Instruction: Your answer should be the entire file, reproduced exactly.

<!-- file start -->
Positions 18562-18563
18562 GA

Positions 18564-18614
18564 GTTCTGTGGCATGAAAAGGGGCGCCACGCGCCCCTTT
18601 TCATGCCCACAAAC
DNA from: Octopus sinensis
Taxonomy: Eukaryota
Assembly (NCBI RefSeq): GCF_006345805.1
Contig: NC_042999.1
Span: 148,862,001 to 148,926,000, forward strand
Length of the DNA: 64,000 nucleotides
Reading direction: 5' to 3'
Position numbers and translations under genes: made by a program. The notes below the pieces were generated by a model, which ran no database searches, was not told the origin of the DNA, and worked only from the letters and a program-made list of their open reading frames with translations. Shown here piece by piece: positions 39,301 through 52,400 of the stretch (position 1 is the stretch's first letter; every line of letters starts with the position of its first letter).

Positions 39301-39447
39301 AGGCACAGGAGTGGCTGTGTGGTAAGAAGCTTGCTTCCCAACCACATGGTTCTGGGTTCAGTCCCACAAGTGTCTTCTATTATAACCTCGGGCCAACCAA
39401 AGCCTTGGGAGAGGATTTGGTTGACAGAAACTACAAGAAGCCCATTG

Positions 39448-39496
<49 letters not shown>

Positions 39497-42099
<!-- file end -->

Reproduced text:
Positions 18562-18563
18562 GA

Positions 18564-18614
18564 GTTCTGTGGCATGAAAAGGGGCGCCACGCGCCCCTTT
18601 TCATGCCCACAAAC
DNA from: Octopus sinensis
Taxonomy: Eukaryota
Assembly (NCBI RefSeq): GCF_006345805.1
Contig: NC_042999.1
Span: 148,862,001 to 148,926,000, forward strand
Length of the DNA: 64,000 nucleotides
Reading direction: 5' to 3'
Position numbers and translations under genes: made by a program. The notes below the pieces were generated by a model, which ran no database searches, was not told the origin of the DNA, and worked only from the letters and a program-made list of their open reading frames with translations. Shown here piece by piece: positions 39,301 through 52,400 of the stretch (position 1 is the stretch's first letter; every line of letters starts with the position of its first letter).

Positions 39301-39447
39301 AGGCACAGGAGTGGCTGTGTGGTAAGAAGCTTGCTTCCCAACCACATGGTTCTGGGTTCAGTCCCACAAGTGTCTTCTATTATAACCTCGGGCCAACCAA
39401 AGCCTTGGGAGAGGATTTGGTTGACAGAAACTACAAGAAGCCCATTG

Positions 39448-39496
<49 letters not shown>

Positions 39497-42099